Amongst these people I saw a young man limping around. He is paralyzed, his legs are kind of folded, but he is still able to walk with a stick. I felt sorry for him. It is already difficult for normal people to live in these circumstances, how is he able to survive? I know that in a lot of cultures people with weird sicknesses or disabilities are ignored. They are seen as less and worthless, they are disabled because they have sinned or have been cursed. Imagine if you are a minority, and you are disadvantaged and on your own, what would that do with your self-esteem and your motivation to live?

During my time in these villages I had moments that I didn’t know what I was doing there. We are coming in with a helicopter full of food and water, to sustain ourselves during this week. But the people around don’t even have enough food and they need to drink the black dirty swamp water. If they are sick they can walk for two days to the nearest basic health facility. I felt a minority. But then an advantaged minority.

Half way during the week another helicopter came in to deliver supplies. Of course, this is a spectacular event, and everyone started running towards the landing place after hearing the noise in the air. The limping guy was also amongst them, I had difficulties in keeping up his speed. He had a big smile on his face and wanted to help carrying all the cargo. In one hand his stick, and the other hands some buckets he proudly walked towards our tents. He was confident that he could do this.

The day after we were trying to set-up a big tent with aluminum poles and a white canvas. It was a very frustrating puzzle and it turned out that not all the pieces were fitting together, and that the canvas didn’t fit on the frame. Some guys who were helping already gave up and said that the right stuff need to be sent before we can finish it. A lot of people were watching how we were struggling to pull everything together. Then we saw that the tent canvas maybe fitted on a small wooden frame which was already been built but not in use yet. And the guy with the limped legs, was the first person who climbed on this wooden frame house, to pull the canvas over. He believed that it was possible and that he could help in making this happen.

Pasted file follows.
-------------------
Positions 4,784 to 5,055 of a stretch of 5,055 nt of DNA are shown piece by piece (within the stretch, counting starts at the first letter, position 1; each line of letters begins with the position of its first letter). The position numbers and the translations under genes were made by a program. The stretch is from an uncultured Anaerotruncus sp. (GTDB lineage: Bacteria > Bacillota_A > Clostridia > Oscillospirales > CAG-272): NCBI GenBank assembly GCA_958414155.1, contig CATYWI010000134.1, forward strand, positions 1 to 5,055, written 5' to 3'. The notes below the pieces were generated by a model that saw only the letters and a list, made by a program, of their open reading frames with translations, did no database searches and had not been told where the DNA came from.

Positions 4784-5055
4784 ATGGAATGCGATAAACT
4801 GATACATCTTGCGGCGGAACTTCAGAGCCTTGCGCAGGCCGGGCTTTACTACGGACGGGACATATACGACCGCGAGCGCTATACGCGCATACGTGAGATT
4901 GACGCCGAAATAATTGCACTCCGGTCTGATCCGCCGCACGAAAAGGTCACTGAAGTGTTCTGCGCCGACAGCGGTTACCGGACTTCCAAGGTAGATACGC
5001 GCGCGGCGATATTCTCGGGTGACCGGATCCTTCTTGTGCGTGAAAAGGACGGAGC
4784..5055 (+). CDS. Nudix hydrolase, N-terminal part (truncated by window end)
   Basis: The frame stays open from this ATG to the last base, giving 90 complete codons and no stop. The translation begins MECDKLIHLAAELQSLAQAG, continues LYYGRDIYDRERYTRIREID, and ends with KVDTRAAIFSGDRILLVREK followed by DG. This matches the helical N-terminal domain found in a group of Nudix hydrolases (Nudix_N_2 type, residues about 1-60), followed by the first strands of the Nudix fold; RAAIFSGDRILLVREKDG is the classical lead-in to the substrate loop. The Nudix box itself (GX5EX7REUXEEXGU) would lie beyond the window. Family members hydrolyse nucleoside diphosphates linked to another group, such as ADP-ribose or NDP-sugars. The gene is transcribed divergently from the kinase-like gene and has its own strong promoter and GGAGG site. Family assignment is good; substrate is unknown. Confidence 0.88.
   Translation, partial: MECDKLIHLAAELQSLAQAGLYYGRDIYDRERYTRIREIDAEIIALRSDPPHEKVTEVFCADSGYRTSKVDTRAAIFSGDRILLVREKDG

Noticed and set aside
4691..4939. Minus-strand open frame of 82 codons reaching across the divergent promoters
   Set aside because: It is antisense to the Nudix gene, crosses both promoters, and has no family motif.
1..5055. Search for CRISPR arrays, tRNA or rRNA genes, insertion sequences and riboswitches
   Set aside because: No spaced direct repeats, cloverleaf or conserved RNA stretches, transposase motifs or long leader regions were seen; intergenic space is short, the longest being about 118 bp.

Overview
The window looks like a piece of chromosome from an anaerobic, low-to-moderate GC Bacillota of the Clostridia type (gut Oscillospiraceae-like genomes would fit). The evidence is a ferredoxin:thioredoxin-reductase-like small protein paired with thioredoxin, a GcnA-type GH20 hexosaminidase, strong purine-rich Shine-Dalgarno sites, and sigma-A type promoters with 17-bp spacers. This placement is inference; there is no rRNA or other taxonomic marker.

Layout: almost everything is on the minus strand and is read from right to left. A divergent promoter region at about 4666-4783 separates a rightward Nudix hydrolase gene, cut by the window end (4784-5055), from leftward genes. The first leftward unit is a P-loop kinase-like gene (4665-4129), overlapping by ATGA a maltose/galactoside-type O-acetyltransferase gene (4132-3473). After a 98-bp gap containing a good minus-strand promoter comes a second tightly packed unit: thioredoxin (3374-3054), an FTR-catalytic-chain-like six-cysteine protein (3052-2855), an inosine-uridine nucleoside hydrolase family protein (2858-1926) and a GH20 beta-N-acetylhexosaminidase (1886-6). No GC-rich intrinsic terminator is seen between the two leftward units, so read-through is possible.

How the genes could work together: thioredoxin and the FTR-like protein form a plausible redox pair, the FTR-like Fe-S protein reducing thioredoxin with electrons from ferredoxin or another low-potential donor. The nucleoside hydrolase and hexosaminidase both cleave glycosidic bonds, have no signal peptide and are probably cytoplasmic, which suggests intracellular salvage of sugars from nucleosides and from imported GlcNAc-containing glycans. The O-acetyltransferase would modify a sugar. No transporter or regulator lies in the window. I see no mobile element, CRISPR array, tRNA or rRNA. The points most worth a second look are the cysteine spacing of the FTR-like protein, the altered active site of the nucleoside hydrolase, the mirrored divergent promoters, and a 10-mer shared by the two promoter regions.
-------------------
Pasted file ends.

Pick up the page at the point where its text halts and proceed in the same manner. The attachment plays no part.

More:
Later on I met his family and found out that he wasah called Mayom. And Mayom had a big self-esteem and high motivation to live, in contrary to what I was expecting the first time I saw him. I learned so much this week in the village in the middle of nowhere but especially from Mayom. Where I am sometimes drowning in all the things that I am not able to do or in all the things that I do wrong, Mayom acted completely the opposite. People around him might not have believed in his abilities but Mayom himself believed that he was able to accomplish big things. He believed that he was a good man. He was not depressed for all the things that he was not able to do, or for the things that he did wrong. No, he was the guy who didn’t gave up and who believed things are possible. Mayom took the burden literary in his arms and carried on with a big confident smile.

Disclaimer: The views expressed on this blog are solely ours and should not be taken, in any way, to reflect the official opinion of any organisation.

The never-ending fractal of “the field”

I am realising more and more that “the field” is actually a place you cannot reach. It is the place that is always farther, more rural and more difficult to reach than where you are at that moment. And once you have reached that place it is kind of the field has moved away from you. It is like a fractal, a pattern that is repeated at every scale. Once you zoom in, you see there is much more. It looks endless.

Tree fractal